Rebecca Weissinger – Interview with a CHD researcher
Rebecca and her family live in Moab, Utah. Her youngest son has tetralogy of Fallot with pulmonary atresia. He has had two life flights, two open heart surgeries, and two cath procedures. He is a first grader this year and has a happy heart.
How unique is your child’s heart? Sure, as parents of kids with congenital heart disease (CHD), we (usually) get a diagnosis, but wrapped up in that simple phrase there’s a whole realm of complexity. Maybe an artery is attached slightly off kilter, or there’s one hole (how big? where?) or several holes, or there’s narrowing (how much?) or thickened muscle. These anatomical quirks affect how blood flows through the heart and how each child’s heart needs to be treated. Doctors use imaging to help map out each child’s heart and blood vessels prior to surgery, but the truth is, the dynamic nature of a beating heart has been difficult to capture. Incomplete information leads to uncertainty in how an individual child will respond to a surgical procedure.
Dr. Mehdi Hedjazi Moghari, Assistant Professor of Pediatrics at Harvard Medical School, saw this problem first-hand when he started working in the cardiac imaging division at Boston Children’s Hospital, and he wanted to take a crack at solving it. What if he could find a way to use imaging to predict outcomes in advance? That’s what he and his team have set out to do, with support from this year’s CHD Research Awards from the American Heart Association and The Children’s Heart Foundation.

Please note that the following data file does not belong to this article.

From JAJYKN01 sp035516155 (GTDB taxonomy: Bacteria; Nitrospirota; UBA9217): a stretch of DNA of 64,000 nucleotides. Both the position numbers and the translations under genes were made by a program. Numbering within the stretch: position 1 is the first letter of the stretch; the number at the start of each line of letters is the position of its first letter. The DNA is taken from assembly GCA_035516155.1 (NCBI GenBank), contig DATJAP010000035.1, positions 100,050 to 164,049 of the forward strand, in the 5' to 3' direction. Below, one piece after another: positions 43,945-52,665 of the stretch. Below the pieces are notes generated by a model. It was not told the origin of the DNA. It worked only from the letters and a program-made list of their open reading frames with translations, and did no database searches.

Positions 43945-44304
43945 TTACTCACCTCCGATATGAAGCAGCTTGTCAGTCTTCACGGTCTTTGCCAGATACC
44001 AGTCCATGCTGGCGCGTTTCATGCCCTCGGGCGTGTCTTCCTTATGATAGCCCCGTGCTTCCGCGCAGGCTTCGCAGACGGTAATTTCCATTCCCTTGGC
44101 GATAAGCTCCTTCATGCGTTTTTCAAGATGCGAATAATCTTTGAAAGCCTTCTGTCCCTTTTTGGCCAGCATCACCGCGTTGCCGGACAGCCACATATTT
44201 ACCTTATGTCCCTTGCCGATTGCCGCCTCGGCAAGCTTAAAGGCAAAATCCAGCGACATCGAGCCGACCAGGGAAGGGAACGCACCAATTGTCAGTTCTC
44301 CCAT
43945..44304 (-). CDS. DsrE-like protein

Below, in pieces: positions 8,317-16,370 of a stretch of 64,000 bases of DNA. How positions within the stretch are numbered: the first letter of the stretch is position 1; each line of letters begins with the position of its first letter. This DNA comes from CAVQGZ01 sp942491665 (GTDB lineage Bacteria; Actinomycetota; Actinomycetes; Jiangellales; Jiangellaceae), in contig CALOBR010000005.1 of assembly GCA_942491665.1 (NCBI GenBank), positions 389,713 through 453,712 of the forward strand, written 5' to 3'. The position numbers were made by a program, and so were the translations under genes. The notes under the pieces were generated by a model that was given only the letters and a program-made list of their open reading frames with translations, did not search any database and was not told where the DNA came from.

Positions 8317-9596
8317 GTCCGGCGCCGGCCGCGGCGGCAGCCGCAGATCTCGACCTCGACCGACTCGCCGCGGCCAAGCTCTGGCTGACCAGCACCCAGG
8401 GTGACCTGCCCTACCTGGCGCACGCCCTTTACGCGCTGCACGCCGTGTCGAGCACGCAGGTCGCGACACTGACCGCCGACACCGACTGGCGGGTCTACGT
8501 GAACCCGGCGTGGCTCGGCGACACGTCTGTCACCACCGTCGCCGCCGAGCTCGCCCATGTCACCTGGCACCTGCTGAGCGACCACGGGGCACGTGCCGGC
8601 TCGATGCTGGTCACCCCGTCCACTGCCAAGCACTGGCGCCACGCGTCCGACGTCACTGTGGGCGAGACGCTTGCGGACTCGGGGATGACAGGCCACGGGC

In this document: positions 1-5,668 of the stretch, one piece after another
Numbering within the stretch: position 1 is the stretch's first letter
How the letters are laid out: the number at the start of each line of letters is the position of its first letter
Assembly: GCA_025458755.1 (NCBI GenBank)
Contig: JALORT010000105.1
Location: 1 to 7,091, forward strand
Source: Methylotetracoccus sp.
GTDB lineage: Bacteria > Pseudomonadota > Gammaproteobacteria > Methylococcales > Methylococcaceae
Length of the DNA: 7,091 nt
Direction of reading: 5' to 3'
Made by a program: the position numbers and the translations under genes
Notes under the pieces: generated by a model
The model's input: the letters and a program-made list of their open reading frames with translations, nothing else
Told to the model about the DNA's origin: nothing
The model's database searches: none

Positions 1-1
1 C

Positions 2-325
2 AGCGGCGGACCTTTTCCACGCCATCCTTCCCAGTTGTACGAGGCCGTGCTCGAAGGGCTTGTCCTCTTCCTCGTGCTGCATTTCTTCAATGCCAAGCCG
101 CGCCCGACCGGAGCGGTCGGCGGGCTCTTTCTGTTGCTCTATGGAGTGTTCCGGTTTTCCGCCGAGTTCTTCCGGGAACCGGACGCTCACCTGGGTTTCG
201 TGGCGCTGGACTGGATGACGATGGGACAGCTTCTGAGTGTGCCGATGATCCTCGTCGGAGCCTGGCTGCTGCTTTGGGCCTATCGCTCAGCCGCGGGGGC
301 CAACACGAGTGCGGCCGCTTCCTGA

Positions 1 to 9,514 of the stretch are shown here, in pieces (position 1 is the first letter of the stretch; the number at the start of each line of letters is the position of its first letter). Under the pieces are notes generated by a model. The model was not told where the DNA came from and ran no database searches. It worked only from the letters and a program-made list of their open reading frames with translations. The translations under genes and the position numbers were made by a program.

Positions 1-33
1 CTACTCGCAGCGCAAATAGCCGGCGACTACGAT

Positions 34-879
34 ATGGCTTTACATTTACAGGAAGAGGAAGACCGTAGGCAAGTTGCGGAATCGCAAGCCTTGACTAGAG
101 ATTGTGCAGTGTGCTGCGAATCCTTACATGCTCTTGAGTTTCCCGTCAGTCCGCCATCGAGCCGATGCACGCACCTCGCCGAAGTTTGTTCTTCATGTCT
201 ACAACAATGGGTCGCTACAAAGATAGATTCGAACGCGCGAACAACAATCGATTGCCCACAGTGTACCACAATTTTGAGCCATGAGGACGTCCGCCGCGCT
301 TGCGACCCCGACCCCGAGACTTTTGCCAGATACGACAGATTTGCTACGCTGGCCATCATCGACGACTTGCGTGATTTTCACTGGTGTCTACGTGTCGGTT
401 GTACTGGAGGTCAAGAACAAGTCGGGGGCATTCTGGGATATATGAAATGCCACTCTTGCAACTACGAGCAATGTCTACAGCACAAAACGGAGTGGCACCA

Dr. Hedjazi Moghari and his team are using magnetic resonance imaging (MRI) to create 3D pictures that move over time and capture blood flow patterns unique to your child. This information is used to develop patient-specific heart models that simulate various surgical treatments to find the best approach for each child before they ever enter the operating room. This would result in an individualized treatment plan as unique as our children’s hearts. I was recently able to chat with Dr. Hedjazi Moghari about his work.
How will this research help children with CHD?
When a child has complex CHD, there may be multiple operations that could be considered to repair it. Which one will better help that individual child? That’s what this work may answer.
How is your MRI approach different from other methods that are already available, like catheterization or echocardiography (ultrasound)?
MRI is safe, non-invasive, and doesn’t involve x-ray radiation exposure that may create an additional risk to the child. Ultrasound techniques like echocardiography cannot give the level of detail needed to create models of the heart for surgical simulations.
How can my child get one?
Cardiac MRIs are available at many major congenital heart disease programs with expertise in imaging. The special type of MRI pictures and analysis that I believe will be helpful is still being developed at my hospital. Much of my work is trying to make the technique easy to perform so that it can be available to everyone. Then, we can use it to customize treatment choices for children with CHD.
Congratulations to Dr. Hedjazi Moghari, and best of luck on this important work!